The Annals of Probability

On the Influence of Extremes on the Rate of Convergence in the Central Limit Theorem

Peter Hall

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Let $\bar{X}$ be the mean of a random sample from a distribution which is symmetric about its unknown mean $\mu$ and has known variance $\sigma^2$. The classical method of constructing a hypothesis test or confidence interval for $\mu$ is to use the normal approximation to $n^{\frac{1}{2}}(\bar{X} - \mu)/\sigma$. In order to make this procedure more robust, we might lightly trim the mean by removing extremes from the sample. It is shown that this procedure can greatly improve the rate of convergence in the central limit theorem, but only if the new mean is rescaled in a rather complicated way. From a practical point of view, the removal of extreme values does not make the test or confidence interval more robust.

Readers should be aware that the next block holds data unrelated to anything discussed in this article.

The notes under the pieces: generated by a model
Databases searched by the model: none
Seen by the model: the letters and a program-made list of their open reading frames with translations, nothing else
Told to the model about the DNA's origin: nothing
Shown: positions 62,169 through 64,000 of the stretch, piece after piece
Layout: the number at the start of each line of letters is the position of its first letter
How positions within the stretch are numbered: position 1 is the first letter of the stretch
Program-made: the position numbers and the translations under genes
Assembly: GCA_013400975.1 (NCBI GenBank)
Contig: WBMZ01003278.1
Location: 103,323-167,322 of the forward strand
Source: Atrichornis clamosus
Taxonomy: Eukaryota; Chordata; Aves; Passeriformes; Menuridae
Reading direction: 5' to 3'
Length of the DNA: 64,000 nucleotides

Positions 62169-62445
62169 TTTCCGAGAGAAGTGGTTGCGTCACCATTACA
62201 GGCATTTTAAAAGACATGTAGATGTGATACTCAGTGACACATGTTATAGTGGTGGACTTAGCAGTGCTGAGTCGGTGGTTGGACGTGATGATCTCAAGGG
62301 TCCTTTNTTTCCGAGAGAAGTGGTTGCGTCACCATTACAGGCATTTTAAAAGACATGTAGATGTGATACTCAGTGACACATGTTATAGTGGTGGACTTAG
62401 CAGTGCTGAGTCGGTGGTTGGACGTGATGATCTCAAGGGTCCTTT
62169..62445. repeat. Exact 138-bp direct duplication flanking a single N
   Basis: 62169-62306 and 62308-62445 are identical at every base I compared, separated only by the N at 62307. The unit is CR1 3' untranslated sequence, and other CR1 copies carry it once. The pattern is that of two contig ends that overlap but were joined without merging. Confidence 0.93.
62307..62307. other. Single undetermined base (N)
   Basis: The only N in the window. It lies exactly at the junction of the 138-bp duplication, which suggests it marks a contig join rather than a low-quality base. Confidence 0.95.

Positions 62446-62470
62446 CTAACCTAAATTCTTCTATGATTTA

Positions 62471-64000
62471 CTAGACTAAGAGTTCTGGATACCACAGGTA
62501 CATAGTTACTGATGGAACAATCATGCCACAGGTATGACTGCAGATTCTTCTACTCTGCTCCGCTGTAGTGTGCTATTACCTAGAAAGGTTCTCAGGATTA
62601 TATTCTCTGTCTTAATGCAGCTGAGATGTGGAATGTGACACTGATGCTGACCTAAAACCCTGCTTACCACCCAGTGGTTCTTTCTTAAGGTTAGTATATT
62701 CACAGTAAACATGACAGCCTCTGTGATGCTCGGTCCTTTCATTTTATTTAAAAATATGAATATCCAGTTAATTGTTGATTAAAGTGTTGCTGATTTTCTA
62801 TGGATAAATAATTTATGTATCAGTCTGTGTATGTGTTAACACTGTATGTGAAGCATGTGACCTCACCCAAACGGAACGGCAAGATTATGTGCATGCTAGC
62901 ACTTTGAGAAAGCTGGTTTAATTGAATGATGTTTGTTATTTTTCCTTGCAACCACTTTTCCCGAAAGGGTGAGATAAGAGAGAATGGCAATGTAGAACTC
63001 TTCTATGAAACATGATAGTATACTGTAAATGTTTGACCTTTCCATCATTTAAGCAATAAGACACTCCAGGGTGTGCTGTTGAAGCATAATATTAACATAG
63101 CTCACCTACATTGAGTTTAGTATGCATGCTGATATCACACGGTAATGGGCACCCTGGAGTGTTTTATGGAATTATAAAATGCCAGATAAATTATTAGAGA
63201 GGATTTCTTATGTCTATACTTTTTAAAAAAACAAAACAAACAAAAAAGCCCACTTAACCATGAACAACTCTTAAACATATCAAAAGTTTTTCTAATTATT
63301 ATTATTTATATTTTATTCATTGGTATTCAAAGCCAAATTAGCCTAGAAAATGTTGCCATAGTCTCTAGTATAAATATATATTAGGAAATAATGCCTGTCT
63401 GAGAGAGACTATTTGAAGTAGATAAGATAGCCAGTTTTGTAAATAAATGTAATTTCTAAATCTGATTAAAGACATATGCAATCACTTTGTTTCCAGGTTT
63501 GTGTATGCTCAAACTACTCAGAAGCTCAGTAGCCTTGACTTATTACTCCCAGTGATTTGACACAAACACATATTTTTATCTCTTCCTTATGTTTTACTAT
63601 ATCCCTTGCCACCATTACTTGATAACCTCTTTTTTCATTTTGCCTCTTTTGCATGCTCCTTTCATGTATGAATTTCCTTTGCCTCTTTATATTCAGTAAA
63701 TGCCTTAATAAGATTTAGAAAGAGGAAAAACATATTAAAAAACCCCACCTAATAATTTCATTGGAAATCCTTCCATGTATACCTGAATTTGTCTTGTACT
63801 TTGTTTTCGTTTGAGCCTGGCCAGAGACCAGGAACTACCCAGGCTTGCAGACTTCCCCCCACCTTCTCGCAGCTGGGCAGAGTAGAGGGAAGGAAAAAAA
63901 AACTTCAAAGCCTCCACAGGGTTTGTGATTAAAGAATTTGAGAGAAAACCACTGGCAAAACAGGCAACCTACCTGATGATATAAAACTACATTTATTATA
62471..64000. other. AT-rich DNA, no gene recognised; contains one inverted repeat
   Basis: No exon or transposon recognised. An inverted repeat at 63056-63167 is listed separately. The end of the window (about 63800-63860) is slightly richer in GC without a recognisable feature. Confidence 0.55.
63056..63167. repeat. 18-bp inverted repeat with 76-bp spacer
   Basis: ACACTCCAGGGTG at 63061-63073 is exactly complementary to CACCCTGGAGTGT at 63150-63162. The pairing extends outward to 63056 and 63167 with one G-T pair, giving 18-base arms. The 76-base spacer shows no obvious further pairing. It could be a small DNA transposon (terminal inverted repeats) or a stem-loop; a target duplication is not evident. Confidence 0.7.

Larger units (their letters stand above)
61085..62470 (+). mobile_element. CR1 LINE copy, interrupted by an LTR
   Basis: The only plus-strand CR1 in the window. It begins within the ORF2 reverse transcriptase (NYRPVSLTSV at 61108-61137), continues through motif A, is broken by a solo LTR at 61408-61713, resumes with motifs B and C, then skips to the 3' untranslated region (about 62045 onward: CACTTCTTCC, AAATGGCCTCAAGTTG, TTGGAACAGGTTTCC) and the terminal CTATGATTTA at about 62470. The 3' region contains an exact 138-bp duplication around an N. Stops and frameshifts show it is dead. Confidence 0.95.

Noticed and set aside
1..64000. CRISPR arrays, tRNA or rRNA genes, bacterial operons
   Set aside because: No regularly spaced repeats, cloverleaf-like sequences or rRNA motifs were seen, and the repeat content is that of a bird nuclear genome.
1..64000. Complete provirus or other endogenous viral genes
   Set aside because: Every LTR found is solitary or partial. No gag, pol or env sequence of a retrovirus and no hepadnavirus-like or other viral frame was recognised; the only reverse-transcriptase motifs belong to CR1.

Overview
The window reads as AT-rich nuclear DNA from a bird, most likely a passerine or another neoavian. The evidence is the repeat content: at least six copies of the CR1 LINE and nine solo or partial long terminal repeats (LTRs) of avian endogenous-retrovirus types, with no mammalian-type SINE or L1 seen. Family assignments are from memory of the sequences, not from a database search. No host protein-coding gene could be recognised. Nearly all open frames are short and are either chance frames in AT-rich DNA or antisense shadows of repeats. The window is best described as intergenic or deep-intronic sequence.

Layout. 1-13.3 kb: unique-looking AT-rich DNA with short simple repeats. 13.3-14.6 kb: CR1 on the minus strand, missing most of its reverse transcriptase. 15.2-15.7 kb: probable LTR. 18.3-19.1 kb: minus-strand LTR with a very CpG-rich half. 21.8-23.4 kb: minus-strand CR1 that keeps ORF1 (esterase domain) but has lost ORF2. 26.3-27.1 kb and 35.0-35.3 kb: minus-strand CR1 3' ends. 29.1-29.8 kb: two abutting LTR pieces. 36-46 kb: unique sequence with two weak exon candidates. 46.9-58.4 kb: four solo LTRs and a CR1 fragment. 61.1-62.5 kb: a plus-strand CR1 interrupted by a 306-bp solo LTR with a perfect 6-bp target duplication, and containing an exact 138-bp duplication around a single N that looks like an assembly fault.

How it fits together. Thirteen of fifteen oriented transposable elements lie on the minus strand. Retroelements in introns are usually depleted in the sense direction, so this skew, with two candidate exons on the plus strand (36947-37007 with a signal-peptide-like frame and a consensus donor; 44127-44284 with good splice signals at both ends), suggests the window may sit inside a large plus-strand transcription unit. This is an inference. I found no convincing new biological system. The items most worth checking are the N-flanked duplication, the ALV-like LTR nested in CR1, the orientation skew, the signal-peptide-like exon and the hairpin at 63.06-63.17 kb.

Article information

Ann. Probab., Volume 12, Number 1 (1984), 154-172.

First available in Project Euclid: 19 April 2007

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Mathematical Reviews number (MathSciNet)

Zentralblatt MATH identifier


Primary: 60F05: Central limit and other weak theorems
Secondary: 62G30: Order statistics; empirical distribution functions 60G50: Sums of independent random variables; random walks

Central limit theorem extremes order statistics rate of convergence sums of independent random variables


Hall, Peter. On the Influence of Extremes on the Rate of Convergence in the Central Limit Theorem. Ann. Probab. 12 (1984), no. 1, 154--172. doi:10.1214/aop/1176993380.

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